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WASHINGTON — The FDA approved the first generic version of the Proventil HFA albuterol inhaler, citing increased demand for this type of product as a treatment for COVID-19. The metered dose inhaler, made by Cipla Ltd., delivers 90 μg albuterol sulfate per puff; the approved indication is for “treatment or prevention of bronchospasm in patients
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Asthma is one of the most common chronic conditions in children and adults, with a prevalence of over 8% in U.S. children and 7% in adults. This translates to over 7 million children in the U.S. In 2007, the National Heart Lung and Blood Institute released “Expert Panel Report-3” for the management of asthma. These
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Hereditary angioedema (HAE) is one of the more puzzling phenomena in immunology, in part because, even though it’s an autoimmune disease involving complement dysregulation, it’s generally treated by allergists because its symptoms impersonate those of severe allergic reactions. At the American Academy of Allergy, Asthma, and Immunology’s annual meeting — cancelled because of concerns surrounding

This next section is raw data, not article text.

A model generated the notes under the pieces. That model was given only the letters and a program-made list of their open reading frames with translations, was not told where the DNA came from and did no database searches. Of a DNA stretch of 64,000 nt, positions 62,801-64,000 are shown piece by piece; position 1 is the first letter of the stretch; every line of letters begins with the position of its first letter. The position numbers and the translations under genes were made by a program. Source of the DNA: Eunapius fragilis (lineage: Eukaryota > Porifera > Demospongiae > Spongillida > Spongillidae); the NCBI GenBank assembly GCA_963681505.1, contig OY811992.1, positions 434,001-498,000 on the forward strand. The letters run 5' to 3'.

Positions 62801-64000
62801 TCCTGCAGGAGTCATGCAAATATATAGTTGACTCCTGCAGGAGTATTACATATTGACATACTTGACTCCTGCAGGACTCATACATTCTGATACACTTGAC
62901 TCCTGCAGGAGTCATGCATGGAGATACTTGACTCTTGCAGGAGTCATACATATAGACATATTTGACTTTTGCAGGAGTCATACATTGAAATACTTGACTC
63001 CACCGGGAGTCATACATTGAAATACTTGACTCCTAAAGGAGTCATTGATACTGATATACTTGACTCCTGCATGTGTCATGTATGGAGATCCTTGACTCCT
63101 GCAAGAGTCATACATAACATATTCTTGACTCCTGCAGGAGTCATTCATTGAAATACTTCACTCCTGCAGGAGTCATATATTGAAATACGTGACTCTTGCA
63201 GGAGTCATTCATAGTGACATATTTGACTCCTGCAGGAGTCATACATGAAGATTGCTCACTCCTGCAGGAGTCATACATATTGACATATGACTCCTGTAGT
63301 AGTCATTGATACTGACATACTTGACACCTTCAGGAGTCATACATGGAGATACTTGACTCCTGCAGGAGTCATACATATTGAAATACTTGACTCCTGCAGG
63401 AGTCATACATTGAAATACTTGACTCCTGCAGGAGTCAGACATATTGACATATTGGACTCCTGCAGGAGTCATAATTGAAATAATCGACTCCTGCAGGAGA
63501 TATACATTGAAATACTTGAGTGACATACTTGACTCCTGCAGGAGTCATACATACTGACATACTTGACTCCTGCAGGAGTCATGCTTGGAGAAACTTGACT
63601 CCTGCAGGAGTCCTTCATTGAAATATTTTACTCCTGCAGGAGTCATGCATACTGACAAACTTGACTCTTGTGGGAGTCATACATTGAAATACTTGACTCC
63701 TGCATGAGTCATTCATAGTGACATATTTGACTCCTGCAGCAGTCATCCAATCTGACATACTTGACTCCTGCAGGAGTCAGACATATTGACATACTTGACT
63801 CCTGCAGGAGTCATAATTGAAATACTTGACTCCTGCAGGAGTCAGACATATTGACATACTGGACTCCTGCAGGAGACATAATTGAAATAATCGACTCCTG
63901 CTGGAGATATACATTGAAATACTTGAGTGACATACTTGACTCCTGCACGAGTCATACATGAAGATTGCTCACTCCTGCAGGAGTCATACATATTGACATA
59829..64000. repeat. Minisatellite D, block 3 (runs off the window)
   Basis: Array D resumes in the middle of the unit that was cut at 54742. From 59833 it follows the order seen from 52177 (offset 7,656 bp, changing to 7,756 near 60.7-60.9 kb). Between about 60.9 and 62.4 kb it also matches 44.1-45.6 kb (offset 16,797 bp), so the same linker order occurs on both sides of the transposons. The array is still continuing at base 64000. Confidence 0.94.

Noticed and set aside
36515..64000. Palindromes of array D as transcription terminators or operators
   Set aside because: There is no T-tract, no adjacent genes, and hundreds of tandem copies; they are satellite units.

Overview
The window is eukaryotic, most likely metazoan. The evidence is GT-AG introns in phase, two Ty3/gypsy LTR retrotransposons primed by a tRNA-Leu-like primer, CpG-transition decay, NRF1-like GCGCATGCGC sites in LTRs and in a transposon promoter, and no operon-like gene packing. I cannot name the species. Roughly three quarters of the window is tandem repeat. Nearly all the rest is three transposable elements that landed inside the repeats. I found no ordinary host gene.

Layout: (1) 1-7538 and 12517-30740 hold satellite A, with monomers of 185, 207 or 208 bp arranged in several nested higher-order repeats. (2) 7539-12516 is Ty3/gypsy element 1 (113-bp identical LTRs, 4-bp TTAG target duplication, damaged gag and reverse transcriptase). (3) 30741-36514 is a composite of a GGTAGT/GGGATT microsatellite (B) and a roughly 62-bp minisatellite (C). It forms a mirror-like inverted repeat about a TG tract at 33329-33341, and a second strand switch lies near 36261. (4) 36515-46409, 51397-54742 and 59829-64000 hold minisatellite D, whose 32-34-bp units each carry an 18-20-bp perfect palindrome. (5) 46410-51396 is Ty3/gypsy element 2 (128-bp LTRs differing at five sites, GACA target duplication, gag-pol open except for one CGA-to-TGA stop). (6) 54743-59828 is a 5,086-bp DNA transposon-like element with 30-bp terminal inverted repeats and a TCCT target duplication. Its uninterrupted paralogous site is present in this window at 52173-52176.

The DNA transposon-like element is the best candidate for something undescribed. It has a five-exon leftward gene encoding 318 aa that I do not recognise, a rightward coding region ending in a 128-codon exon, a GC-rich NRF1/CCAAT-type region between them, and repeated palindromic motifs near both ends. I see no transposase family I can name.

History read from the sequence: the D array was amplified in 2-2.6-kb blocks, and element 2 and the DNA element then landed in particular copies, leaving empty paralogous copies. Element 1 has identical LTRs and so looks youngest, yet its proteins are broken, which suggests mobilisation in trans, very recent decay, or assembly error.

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earn free cme credit Earn CME credit by reading this article and completing the posttest. Sign Up Study Authors: Claudia C. Dobler, Allison S. Morrow, et al. Target Audience and Goal Statement: Pulmonologists, infectious disease specialists, emergency department physicians, hospitalists The goal of this study was to evaluate the comparative effectiveness and adverse events (AEs)
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Atopic dermatitis, a.k.a. eczema, remains a major clinical problem despite a growing number of agents approved to treat it. At the now-cancelled American Academy of Allergy, Asthma, and Immunology’s annual meeting (shuttered because of COVID-19), many of the scheduled research presentations addressed the topic. Here are some of the most interesting. Many Patients May Need